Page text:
Steve Wilson. On music.

Tuesday, May 5, 2015

Reverberations: Rambles, Rants, and Raves (05-05-2015)

Everyday I listen to music. And think about music. Today I was listening to the Real Kids, specifically their eponymous debut album on Red Star, a label started by Marty Thau. Marty was a good egg. Got to know him a little by correspondence toward the end of his life. Let's put it this way, he managed the New York Dolls and started a label that introduced the Real Kids and Suicide to the world outside the Northeastern United States. The fucking Sam Philips of St. Mark's Place, I tell ya.

That Real Kids album is a masterpiece. John Felice is a true believer in rock 'n' roll - as form, process and heart. His Real Kids were not exactly original. With every stud showing, you could see the materials from which they built their church. But it was in the mixing and personalizing of these materials that Felice and crew put their own stamp on the music they love. "All Kindsa Girls" - there are few better rock songs - a lot of Chuck Berry, a wad of Beatlegum, those heart tugging strains teased from Them's "Brown Eyed Girl" on the coda. Whether it was instinct or craft, it was surely inspiration, the inspiration of a kid (Felice) for whom Rock 'n' Roll was a way of life, not just an entertainment.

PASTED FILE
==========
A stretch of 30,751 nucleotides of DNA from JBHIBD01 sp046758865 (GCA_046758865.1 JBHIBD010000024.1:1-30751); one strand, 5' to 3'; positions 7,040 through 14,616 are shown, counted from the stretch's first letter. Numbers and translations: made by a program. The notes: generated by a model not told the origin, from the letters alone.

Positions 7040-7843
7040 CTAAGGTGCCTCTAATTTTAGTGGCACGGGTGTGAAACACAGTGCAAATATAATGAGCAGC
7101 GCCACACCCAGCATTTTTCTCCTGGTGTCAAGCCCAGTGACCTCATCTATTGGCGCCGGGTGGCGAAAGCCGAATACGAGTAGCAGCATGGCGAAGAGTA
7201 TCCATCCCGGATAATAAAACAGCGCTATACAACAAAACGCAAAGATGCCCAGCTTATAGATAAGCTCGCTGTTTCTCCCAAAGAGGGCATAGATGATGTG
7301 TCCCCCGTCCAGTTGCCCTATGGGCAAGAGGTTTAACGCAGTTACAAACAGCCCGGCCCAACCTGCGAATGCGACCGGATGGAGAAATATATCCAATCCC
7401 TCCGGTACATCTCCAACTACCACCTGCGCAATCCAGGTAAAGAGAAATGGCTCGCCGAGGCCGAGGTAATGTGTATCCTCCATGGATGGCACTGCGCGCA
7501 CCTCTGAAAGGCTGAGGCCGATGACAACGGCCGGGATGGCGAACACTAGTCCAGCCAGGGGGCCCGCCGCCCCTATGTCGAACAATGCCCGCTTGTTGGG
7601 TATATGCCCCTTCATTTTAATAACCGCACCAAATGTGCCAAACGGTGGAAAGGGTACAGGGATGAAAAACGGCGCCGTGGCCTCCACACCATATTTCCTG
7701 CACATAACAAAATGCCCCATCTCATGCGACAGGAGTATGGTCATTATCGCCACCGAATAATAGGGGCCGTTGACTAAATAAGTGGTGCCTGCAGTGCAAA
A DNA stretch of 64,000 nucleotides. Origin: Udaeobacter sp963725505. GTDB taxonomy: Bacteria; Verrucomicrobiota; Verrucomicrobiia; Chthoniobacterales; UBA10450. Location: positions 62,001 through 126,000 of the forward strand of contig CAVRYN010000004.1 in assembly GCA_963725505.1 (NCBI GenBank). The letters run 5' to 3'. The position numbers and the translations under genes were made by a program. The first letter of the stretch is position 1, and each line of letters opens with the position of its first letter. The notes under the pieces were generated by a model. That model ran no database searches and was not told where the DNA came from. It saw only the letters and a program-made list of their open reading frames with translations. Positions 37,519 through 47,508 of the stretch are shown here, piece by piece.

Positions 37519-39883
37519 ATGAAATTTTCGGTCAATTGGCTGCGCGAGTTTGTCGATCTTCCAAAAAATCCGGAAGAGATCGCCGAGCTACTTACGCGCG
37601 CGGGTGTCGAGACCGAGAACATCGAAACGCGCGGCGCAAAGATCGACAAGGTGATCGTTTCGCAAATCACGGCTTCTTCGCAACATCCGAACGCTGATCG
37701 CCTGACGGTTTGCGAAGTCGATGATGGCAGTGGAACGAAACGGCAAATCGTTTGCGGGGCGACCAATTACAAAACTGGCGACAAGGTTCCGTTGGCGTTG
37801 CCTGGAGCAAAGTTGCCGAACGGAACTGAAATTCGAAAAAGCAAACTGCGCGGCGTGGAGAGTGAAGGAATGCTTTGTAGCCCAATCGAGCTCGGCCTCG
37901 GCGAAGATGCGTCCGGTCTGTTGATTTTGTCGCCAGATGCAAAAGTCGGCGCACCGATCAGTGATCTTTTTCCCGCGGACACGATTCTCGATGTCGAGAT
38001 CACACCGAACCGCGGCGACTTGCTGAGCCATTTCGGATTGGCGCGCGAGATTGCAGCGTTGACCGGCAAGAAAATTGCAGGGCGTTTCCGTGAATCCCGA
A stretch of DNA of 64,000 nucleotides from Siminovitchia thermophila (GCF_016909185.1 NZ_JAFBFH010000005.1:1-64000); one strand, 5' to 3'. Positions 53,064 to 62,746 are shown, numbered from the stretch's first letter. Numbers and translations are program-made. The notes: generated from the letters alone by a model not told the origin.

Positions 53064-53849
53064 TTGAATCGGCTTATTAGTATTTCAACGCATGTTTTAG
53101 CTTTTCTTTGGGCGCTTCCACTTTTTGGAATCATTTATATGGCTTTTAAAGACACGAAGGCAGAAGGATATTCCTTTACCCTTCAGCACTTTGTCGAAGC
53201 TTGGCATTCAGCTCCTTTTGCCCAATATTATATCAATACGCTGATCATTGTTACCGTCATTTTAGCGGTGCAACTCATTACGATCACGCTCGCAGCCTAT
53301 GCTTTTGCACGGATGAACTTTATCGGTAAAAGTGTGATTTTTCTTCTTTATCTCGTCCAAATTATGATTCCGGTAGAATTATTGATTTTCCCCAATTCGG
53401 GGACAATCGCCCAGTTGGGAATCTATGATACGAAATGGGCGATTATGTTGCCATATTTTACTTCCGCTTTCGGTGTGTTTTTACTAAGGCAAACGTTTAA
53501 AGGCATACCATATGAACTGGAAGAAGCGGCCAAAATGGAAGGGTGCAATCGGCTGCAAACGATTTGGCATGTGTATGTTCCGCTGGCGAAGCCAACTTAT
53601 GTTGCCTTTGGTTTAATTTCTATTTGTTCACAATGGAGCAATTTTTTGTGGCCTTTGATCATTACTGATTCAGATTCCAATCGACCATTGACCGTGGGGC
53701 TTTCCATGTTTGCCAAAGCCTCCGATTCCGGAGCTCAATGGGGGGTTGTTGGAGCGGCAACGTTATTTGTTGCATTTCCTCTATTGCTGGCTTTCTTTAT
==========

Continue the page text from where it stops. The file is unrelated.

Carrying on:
"Reggae Reggae" gives Felice a second opportunity on the record to diss homosexuals ("she thinks I'm a fag") to complement "the guys are all faggots" from "Do the Boob." So, no - political awareness wasn't John's strong suit. Appalling? Sure. But in the context of Boston-rock in the Seventies not to be wholly unanticipated from a working class Italian kid with fucked up teeth. The guitar sounds on "Reggae Reggae" are so great you just don't care, anyway. A weaving groove of Velvets (think "Foggy Notion") and Paul Revere (early, garage-y), the track is powered by drummer Howie Ferguson's uncanny, unconscious blend of Mo and Ringo. It's tribal, a clarion hip-shaker. The lyrics are ridiculous. What the fuck does it have to do with the Jamaican musical idiom, reggae? Fuck-all as far as I can tell. Apparently it's a - dance? But ultimately it's about drive and thrust, and the 'text' don't mean shit. When the words ("Reggae Reggae") are sung with such exhilaration it sounds revolutionary, just because joy and release always sound like liberation.



Oh, I was listening to The Magic Whip, Blur's reunion album. Am I wrong or is Britt Daniel
from Spoon's whole mid-Atlantic combination of clipped Anglo-diction and marble-mouth booze slur copped from Damon Albarn?



Have a great tomorrow.

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